Examples 1 and 2. But when n and r are large, it is not
feasible to compute these numbers by listing and counting
all possibilities.
The general values of
can be found by a somewhat
indirect but simple method.
An equation is derived that contains
as a factor. Then
this equation is solved to obtain a formula for . The
method is illustrated in the next Example.
11
Example 3 – Relation between Permutations and Combinations
Write all 2-permutations of the set {0, 1, 2, 3}. Find an
equation relating the number of 2-permutations, P(4, 2),
and the number of 2-combinations,
, and solve this
equation for .
Solution:
According to Theorem 9.2.3, the number of 2-permutations
of the set {0, 1, 2, 3} is P(4, 2), which equals
12
Example 3 – Solution
cont’d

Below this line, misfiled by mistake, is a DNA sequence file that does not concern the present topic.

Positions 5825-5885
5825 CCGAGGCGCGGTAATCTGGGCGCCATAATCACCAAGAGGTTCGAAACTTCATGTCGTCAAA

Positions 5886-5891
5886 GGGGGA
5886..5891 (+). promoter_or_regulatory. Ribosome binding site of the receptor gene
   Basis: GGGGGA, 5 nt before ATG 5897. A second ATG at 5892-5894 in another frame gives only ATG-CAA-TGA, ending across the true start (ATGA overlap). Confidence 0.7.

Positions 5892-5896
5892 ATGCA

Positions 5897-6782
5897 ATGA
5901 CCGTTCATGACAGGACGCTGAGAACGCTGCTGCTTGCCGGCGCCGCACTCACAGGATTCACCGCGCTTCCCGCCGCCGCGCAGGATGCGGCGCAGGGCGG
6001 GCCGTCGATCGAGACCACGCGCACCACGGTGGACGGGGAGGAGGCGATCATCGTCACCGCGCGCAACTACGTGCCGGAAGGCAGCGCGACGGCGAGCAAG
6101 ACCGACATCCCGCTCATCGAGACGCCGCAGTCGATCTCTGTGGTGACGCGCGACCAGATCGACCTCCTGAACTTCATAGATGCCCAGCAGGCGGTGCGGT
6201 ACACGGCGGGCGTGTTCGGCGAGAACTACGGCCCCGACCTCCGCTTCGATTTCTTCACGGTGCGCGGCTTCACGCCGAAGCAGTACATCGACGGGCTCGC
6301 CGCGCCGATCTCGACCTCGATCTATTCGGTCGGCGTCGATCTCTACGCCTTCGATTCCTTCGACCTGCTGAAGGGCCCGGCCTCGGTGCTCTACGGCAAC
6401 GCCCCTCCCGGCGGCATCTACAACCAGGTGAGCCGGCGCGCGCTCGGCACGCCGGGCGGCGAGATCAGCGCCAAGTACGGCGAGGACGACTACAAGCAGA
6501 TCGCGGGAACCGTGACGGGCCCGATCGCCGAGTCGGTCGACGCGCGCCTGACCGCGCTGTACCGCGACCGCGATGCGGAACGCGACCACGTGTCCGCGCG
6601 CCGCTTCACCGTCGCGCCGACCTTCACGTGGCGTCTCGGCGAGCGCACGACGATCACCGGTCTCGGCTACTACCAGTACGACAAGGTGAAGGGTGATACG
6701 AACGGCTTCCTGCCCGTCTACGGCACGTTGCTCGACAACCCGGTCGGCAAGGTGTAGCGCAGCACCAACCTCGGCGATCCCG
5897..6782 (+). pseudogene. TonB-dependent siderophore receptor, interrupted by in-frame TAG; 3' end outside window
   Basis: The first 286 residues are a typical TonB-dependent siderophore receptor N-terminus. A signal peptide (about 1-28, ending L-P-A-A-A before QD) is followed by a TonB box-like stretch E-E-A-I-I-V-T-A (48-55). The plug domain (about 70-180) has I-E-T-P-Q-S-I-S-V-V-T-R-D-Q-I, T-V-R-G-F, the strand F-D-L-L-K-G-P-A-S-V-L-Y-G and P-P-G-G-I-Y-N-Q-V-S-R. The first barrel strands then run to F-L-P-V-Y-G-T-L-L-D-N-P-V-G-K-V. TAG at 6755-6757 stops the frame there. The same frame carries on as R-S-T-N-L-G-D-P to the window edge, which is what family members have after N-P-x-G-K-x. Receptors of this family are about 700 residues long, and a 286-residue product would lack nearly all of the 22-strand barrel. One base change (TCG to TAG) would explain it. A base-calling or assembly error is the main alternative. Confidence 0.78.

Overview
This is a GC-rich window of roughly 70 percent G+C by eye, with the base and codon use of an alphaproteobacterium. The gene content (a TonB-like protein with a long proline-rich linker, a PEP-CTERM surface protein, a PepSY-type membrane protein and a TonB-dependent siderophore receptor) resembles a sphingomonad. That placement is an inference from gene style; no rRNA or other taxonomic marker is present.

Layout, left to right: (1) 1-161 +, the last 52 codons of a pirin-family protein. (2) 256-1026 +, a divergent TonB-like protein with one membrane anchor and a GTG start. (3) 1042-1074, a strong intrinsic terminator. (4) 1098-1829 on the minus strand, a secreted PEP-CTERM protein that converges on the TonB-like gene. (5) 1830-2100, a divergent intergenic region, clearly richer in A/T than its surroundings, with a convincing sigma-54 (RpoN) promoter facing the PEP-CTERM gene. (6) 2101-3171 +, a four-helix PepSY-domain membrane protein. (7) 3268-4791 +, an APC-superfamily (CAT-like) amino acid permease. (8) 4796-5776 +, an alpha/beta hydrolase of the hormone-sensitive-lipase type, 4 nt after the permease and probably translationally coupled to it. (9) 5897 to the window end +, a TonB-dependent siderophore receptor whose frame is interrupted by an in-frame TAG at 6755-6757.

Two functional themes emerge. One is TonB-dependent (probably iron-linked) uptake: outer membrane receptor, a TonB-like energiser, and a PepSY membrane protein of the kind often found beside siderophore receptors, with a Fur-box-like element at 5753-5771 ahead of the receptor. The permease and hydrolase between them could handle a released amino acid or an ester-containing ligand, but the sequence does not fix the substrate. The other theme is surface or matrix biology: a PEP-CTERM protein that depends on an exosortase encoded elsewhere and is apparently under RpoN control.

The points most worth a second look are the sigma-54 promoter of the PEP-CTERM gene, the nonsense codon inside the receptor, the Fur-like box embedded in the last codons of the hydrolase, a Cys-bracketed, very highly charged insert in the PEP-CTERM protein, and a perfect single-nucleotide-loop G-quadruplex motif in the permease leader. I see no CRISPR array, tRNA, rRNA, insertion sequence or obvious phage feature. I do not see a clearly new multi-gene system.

Now the act of constructing a 2-permutation of {0, 1, 2, 3}
can be thought of as a two-step process:
Step 1: Choose a subset of two elements from {0, 1, 2, 3}.
Step 2: Choose an ordering for the two-element subset.
13
Example 3 – Solution
cont’d
This process can be illustrated by the possibility tree shown
in Figure 9.5.1.
Relation between Permutations and Combinations
Figure 9.5.1
14
Example 3 – Solution
cont’d
The number of ways to perform step 1 is ,, the same as
the number of subsets of size 2 that can be chosen from
{0, 1, 2, 3}.
The number of ways to perform step 2 is 2!, the number of
ways to order the elements in a subset of size 2.
Because the number of ways of performing the whole